Rhinelander grad finds motivation to excel, help others
By Eileen Persike
The driving distance from Rhinelander to the nation’s capital is 1,035 miles. But for one 2011 Rhinelander High School graduate, Washington D.C. is a million miles from where he, at one time, could have ever imagined he would be.
Will Fath is working this summer as a policy intern for the U.S. Senate Committee on Energy and Natural Resources. In the fall, he will return to Louisiana State University where he will finish a Masters of Public Administration degree, specializing in budgeting and economics. While his internship and master’s degree certainly set Fath apart from many area students who further their education, it’s how he got there and where he started that may be the most surprising.
“I was raised by a single mother with few resources and poor health,” Fath said. “It was hard to find a lot of motivation being from a low-income family and thinking that was how my life would always be.”
Statistics indicate that disadvantaged children can have a tougher time achieving than their affluent counterparts. According to the American Psychological Association, disadvantaged children and teens are at risk for negative outcomes such as behavior problems, anxiety and depression, and dropping out of school.
“I want to put myself in a position where I am able to help others from low-income families have the opportunity to go out and achieve their dreams.” Will Fath
When he was in high school Fath said his goal was just to graduate. He participated in wrestling, football and FBLA and worked a couple of part-time jobs. At some point after high school, he realized that he “didn’t want to be stuck in a life that didn’t make (him) happy,” and decided to make a change.
Fath graduated from University of Wisconsin-Oshkosh in May, 2016, with a Bachelor of Science degree in political science and a minor in law and policy. While at Oshkosh, Fath interned at the Wisconsin League of Conservation Voters, was a student senator on the campus Student Association, treasurer for the UW Oshkosh College Democrats and worked for the Department of Residential Life.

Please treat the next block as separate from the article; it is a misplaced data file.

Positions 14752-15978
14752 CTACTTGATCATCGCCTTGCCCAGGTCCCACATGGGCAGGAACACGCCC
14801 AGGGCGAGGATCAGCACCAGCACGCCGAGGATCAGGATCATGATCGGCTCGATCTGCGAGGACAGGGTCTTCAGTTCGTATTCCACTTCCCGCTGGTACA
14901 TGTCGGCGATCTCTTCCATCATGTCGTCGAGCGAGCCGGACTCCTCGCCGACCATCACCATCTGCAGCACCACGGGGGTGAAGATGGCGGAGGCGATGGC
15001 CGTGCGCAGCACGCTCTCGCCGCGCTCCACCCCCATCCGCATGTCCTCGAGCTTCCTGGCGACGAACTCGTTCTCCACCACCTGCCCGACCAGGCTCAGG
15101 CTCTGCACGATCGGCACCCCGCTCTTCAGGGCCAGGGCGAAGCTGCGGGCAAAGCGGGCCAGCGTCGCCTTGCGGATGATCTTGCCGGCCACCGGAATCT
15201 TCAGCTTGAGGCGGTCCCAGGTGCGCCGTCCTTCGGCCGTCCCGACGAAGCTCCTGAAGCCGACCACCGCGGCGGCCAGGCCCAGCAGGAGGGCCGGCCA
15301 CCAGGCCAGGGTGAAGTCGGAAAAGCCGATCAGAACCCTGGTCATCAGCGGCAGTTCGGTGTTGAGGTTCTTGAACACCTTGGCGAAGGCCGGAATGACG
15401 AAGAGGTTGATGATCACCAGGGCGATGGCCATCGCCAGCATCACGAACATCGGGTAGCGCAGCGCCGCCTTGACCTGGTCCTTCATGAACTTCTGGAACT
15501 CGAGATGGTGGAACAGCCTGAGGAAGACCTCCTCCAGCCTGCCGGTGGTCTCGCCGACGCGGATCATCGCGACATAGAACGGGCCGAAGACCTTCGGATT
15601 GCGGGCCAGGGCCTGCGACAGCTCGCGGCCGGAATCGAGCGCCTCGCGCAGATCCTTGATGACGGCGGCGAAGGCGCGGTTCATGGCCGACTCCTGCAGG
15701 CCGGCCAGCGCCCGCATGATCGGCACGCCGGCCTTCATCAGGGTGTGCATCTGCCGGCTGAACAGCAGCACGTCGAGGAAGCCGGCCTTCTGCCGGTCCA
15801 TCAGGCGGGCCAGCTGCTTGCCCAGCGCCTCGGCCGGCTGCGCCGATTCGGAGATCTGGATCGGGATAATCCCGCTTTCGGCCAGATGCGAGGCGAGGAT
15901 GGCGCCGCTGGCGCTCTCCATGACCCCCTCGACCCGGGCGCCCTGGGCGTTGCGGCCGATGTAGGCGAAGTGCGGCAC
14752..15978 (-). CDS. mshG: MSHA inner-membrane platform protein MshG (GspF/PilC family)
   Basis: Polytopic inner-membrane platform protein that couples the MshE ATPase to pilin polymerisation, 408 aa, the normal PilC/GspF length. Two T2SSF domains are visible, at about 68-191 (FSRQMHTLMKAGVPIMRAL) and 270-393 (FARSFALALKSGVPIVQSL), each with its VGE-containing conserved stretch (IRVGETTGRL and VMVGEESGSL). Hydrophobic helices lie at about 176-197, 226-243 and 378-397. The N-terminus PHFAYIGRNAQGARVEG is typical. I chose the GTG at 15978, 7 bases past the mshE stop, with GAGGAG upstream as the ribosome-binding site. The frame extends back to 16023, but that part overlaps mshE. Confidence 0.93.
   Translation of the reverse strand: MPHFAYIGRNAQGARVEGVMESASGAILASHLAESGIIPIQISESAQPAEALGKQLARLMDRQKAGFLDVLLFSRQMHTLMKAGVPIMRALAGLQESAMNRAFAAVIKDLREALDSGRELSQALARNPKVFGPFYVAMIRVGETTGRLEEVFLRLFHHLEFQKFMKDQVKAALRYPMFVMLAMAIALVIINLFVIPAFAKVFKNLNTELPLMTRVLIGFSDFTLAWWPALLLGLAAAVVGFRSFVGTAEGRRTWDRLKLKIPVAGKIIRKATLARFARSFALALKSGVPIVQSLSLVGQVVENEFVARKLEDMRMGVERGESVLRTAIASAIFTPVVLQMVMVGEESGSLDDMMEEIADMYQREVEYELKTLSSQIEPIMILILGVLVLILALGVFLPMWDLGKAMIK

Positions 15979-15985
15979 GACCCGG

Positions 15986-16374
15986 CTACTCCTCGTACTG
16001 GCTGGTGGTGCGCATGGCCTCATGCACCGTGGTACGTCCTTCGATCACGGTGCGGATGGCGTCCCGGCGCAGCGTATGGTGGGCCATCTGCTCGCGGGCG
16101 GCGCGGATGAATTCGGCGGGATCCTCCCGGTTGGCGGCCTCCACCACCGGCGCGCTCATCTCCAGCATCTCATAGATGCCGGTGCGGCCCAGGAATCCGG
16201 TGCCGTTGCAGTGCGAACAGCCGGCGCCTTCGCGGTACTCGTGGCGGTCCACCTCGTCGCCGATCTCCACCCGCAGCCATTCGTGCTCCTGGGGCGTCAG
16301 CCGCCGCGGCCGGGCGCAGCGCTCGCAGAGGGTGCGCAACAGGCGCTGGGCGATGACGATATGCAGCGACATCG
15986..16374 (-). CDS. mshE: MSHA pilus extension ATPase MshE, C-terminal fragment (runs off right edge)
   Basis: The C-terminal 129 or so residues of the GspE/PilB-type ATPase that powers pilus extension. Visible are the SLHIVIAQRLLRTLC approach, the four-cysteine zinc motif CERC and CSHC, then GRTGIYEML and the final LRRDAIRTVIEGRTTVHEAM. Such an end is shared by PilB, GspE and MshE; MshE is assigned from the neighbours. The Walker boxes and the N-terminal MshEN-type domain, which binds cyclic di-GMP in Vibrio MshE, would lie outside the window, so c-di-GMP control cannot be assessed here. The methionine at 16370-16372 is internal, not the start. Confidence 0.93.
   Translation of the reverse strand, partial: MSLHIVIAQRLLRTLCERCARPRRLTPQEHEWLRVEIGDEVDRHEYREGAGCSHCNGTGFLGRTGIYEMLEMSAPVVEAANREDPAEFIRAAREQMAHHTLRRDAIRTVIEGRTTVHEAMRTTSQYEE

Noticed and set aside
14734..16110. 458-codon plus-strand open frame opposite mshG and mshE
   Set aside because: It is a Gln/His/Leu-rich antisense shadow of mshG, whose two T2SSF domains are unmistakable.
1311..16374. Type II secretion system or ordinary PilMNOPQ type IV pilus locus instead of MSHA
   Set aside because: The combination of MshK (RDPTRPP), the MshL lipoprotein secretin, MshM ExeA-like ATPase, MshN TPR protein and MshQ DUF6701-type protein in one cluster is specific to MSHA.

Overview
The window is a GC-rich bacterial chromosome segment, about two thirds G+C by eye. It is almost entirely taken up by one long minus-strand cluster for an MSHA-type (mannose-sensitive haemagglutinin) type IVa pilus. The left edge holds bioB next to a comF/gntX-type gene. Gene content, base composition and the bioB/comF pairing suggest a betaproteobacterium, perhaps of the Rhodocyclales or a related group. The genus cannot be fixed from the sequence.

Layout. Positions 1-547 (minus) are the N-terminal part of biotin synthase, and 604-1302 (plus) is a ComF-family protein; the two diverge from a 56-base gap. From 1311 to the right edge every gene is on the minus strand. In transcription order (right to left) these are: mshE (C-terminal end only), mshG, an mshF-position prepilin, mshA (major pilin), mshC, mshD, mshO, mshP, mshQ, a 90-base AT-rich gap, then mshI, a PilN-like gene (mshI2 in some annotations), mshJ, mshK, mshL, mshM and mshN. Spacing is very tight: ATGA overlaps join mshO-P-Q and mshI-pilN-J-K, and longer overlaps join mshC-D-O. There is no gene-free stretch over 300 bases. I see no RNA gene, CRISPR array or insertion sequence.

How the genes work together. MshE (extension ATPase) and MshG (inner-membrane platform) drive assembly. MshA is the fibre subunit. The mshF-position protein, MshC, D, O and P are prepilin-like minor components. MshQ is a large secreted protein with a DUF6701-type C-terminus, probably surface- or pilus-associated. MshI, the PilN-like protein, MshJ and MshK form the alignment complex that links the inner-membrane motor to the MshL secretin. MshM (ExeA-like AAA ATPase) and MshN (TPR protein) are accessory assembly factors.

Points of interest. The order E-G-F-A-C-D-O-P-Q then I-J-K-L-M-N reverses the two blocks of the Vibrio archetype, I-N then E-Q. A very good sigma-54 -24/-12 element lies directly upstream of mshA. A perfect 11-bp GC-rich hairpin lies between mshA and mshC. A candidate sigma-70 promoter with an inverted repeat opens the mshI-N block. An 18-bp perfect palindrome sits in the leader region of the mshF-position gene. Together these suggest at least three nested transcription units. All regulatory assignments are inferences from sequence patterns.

Fath’s mother Barb Scheeler said she is very proud of him.
“Will had an extremely difficult childhood,” Scheeler said. “He fought through a lot of challenges and took control of his life.”
She also credits her sister and brother-in-law who live and work in Washington D.C. for guiding Will the past few years. It’s their influence, not hers, Scheeler said, is why her son is where he is today.
“My mother was amazing and did the most that she could to help me grow, but at a young age I was working hard to make a lot of things happen on my own,” said Fath. “This independence helped force me to be strong, resilient and creative in making things work out.”
Despite having success as an undergrad, attending graduate school wasn’t initially on Fath’s radar.
“I had a supervisor at UW-Oshkosh who signed me up for interviews with graduate programs and next thing I knew I was on a plane to Mississippi, Oklahoma, Louisiana, Kansas and New York searching for my next school,” Fath recalled. “As for why I decided to go to LSU, I would say that Rhinelander is a lot of things, but diverse it is not, and that’s something I wanted for the future and my own personal growth.”
Initially believing the circumstances in which he was raised did not prepare him for success, now looking back, Fath said the struggles and hard times prepared him greatly for the real world.
Spending his days this summer on Capitol Hill writing memos, collecting senators’ signatures, researching cyber security and helping with administrative tasks may not have been Fath’s dream job 10 years ago, or one that acquaintances would have imagined he’d have, it’s right where he wants to be.
“I would say because of the situation that I was raised in, people would be surprised that I am where I am today,” Fath said. “But the people who are close to me would be anything but surprised; they knew my involvement and interest and know how bad I wanted to be here and how happy I am that I am here.”
A long-term goal, Fath said, is to return to Washington D.C. and work in public service in some capacity.
“There were a lot of things that I was able to do because of the public service of others,” said Fath. “I would not have been able to afford college or have health care. I want to put myself in a position where I am able to help others from low-income families have the opportunity to go out and achieve their dreams, whatever they may be.”